The Jungle, Woolly Mammoth and the Shakespeare Theatre Company

 Well, now you know.

It's a repeated theme over the course of the audience's stay in this theatrical version of The Jungle, a refugee camp erected hastily outside of Calais just a few years ago, recreated here in a production directed by Stephen Daldry and Justin Martin. And I do mean recreated--Miriam Buether's set design has taken over part of the auditorium of Harman Hall, enhanced by Jon Clark's lighting design and Paul Arditti's sound design, and given life by the company in Catherine Kodicek's costumes, enclosing the audience in a seemingly ramshackle restaurant entirely separate from the normal theatrical space.

Photo of the cast of the 2023 St. Ann's Warehouse production of The Jungle by Teddy Wolff

Going into the production, written by Joe Murphy and Joe Robertson of Good Chance, the ensemble that set up a theatre in the heart of the refugee camp being depicted, I knew very little beyond what I had heard through friends along the theatrical grapevine in London and New York. I knew it had something to do with the current refugee crisis, and that it was very well done, but that alone couldn't have prepared me for The Jungle.

The urgency behind The Jungle is to shine a light on the stories of the men, women, and children who found themselves stranded in the Calais camp after an arduous, brutal journey that many don't survive but yet are compelled to take to escape homes that contain even worse dangers. As an audience member, most of us have a passing familiarity with the crisis of the refugee, but cannot fathom the reality that so many live. By attending the performance, we actively agree to not turn away from the harsh details, the complexity of the situation, or the humanity of those being depicted and the inhumanity of the collective societal response. It's not highlighted in the text, but it helps tremendously that not only was the play crafted by people who witnessed the camp first hand, but that several members of the company onstage were former residents of the Jungle themselves.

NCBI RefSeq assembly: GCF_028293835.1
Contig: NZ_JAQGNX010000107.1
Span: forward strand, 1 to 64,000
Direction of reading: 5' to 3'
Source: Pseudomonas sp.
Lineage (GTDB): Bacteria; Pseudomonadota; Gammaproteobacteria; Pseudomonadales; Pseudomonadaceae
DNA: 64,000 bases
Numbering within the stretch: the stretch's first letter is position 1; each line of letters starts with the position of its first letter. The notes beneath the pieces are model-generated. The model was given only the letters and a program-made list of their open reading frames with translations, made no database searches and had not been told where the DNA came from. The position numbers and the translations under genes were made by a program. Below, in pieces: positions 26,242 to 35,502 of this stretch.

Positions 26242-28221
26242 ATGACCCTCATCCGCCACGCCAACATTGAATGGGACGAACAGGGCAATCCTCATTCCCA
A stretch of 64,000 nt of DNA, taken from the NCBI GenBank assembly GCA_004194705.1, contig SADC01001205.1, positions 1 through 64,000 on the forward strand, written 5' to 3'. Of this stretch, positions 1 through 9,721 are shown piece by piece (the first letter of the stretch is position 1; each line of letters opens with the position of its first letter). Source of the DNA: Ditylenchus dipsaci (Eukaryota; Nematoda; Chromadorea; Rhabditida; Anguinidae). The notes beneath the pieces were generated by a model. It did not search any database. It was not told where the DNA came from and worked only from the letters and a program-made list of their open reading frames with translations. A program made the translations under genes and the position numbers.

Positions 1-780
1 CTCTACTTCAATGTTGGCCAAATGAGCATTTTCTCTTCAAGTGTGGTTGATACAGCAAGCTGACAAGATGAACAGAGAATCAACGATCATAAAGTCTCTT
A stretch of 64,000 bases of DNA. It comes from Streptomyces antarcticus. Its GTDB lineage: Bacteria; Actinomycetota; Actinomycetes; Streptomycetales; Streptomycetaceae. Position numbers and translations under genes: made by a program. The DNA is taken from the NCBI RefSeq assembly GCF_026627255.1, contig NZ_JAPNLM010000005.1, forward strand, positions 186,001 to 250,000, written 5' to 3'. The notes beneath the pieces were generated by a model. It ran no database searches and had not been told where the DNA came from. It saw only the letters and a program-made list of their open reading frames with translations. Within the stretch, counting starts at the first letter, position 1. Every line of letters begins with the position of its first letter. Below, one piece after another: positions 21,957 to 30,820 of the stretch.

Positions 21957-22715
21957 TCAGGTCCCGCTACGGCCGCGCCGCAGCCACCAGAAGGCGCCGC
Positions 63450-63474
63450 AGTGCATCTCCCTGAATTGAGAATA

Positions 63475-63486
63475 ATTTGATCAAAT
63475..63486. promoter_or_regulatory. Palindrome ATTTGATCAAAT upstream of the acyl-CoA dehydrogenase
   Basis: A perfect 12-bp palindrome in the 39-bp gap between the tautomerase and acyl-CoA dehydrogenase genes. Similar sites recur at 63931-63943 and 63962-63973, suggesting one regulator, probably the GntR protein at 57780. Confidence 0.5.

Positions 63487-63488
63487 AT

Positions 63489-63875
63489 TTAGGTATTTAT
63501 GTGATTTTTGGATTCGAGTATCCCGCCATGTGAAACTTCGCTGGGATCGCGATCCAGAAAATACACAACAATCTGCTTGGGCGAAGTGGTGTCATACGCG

There are a number of incredibly powerful performances within the company, with Ammar Haf Ahmad's narrator Safi and Ben Turner's Afghan restauranteur Salar the two that anchor the evening. 

Photo of Ammar Haj Ahmad in the 2023 St. Ann's Warehouse production of The Jungle by Teddy Wolff.

The effect of the entering the space is an arresting feature of the production, from the moment an usher directs you to go to your seat, divided into country zones. Cups of chai are distributed and the occasional ketchup bottle sits along the long counters at the bench seats. But it's the staging itself that lingers, with every corner of the space traversed by actors and near constant propulsion on and off the stage runways executed with extreme precision in a very crowded space.

Ultimately, no single theatrical production would even claim to hold the totality of the refugee experience, even within a specific time and place, and that's certainly not what The Jungle hopes to do. Instead, it asks audiences to listen, and to watch what's happening around us and in our name. We are reminded again and again, now you know. The power of The Jungle is that it sends us back out into our own lives with that knowledge, and leaves in our hands what we do with it going forward.


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